Spotify just announced a slew of new features for the music streaming service designed to help users more easily discover new music, keep track of their favorite artists, and organize their personal collections. And along with changes to the service itself, Metallica drummer (and onetime vicious opponent of early filesharing service Napster) Lars Ulrich took the stage to announce that music from the band's 30 years is now available on the service for the first time.
"I was stunned at the ease of it," said Ulrich during a panel with Napster cofounder Sean Parker, in which he called Metallica's 200 lawsuit against the music service "misunderstood."
"If you're going to stream music, you want the practical part of the experience to be effortless," Ulrich added, of Spotify.
The new features are all designed to help users answer the question, "What do I listen to next?"
"Spotify is great when you know what music you want to listen to, but not so much when you don't," Ek said at a press event in New York City on Thursday. This notion gets to the heart of Spotify's longstanding problem with the "lean-forward" music listening experience, which helps users navigate content they haven't discovered yet.
Ek says the updates will roll out across all supported devices after the new year. For now, here are the features you need to know about:
The Discovery tab serves up personalized new music recommendations. Ek said he was looking for a smarter, more intuitive recommendation service that didn't follow the traditional playbook standard of, "If you like X, you might like Y." So Discover will pick out music for you ranging from new single and album releases from artists you follow, to music and playlists shard by influencers you follow (more on influencers below). It can also draw from Spotify's large well of data on your listening habits and ancillary information, such as your birthday, to suggest songs. Ek's personal Spotify, for example, asked, "Do you remember this song by Kris Kross from when you were 9? We think you might like it."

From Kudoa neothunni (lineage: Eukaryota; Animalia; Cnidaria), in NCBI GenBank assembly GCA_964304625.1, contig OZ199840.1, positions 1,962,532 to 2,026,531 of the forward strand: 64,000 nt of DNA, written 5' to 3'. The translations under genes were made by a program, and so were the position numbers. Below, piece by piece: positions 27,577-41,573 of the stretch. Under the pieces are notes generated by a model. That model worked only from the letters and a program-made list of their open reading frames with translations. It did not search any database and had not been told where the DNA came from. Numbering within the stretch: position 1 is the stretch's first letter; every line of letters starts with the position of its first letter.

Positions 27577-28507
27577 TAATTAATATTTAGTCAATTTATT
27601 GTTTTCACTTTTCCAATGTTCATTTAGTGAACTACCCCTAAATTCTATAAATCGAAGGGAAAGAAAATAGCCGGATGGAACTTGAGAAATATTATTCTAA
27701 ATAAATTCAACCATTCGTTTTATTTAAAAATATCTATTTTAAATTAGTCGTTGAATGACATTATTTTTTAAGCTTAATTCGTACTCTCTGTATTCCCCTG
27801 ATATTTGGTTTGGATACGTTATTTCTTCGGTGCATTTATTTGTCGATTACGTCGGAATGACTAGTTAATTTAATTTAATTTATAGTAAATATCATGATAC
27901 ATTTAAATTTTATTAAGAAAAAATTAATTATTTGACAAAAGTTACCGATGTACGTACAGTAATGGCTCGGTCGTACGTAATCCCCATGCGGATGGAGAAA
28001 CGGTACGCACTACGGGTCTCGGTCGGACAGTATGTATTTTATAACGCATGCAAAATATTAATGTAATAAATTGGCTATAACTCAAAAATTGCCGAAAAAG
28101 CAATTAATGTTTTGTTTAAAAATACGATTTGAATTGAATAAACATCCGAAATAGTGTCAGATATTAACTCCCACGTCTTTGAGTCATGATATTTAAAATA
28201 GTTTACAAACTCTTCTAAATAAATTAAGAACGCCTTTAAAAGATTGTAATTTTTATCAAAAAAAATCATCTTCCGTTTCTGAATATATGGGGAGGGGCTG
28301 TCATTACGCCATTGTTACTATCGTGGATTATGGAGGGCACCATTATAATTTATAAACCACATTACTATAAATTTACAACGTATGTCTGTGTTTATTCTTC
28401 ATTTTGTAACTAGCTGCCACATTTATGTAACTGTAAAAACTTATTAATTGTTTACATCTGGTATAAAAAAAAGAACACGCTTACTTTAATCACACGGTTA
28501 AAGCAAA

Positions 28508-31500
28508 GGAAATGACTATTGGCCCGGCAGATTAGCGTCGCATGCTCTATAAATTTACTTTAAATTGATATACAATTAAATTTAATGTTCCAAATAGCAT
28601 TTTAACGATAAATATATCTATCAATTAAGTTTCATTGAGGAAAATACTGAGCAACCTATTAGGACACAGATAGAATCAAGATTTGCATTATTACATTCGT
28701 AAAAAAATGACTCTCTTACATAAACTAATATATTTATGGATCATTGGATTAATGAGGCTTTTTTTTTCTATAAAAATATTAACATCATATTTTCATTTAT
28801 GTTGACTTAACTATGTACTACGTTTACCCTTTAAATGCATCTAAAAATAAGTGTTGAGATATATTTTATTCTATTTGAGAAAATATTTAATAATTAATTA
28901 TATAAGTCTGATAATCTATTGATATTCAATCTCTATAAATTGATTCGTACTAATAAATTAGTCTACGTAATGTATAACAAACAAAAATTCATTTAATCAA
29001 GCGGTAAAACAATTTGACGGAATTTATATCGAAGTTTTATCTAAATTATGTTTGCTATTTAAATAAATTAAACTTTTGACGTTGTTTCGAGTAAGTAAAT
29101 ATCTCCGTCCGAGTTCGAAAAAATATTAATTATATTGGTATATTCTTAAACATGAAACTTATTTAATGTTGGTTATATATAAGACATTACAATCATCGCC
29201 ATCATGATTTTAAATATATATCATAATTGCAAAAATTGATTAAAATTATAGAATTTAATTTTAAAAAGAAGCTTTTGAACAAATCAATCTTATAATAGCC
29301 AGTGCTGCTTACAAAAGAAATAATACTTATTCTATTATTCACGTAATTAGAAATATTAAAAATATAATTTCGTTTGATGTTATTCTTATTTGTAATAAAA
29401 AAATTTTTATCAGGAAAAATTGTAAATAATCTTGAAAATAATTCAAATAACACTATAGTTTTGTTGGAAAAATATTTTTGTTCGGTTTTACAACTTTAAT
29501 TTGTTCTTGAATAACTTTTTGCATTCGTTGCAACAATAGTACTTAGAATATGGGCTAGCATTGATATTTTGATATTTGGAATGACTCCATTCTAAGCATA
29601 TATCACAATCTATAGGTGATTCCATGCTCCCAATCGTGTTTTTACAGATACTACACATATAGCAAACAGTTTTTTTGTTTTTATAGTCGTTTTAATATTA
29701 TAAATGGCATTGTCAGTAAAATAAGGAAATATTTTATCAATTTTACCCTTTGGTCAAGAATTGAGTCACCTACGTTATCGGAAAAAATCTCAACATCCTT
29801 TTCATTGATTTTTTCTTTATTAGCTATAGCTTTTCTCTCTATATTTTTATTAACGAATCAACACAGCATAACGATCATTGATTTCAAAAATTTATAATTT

Music Graph and Influencers
Spotify's new Music Graph is another music discovery mechanism based on what "influencers" are listening to. The inaugural group of influencers includes cultural luminaries such as Metallica (naturally), Barack Obama, Justin Bieber, and Entertainment Weekly, who can all share their playlists, which users can follow for a continually updated selection of new music. One of the Music Graph's most useful features is a notification system that alerts users about new tracks and albums from their favorite artists.
The new Collection tab helps you automatically organize the music you've already saved to your various playlists across Spotify. Subcategories within "Collection," such as a Recently Added section, let you keep tabs on the music and albums you're collecting. A nifty "Unplayed" flag banner icon will now show up on songs you've saved, but haven't listened to yet--in a sense, "Unplayed" is another form of discovery.
The Audio Preview feature lets you sample a snippet of a track you're thinking about checking out, but reverts back to whichever song you were already listening to, so you don't have to stop your entire current session to go listen to a new song.
Ek also announced some updated numbers:
- Spotify users have created 1 billion playlists to date
- Spotify now has 5 million paying customers of 20 million active users in 17 markets
- Spotify has 1 million paying U.S. subscribers
- 70% of Spotify's profits go to rightsholders, totaling $500 million to date
... And Frank Ocean performed "Pyramids" and a version of Radiohead's "Fake Plastic Trees." Someone captured some of that on YouTube, see below:
Stay tuned and follow @christinchaey for more updates from the live press event.
[Image: Flickr user Alexander]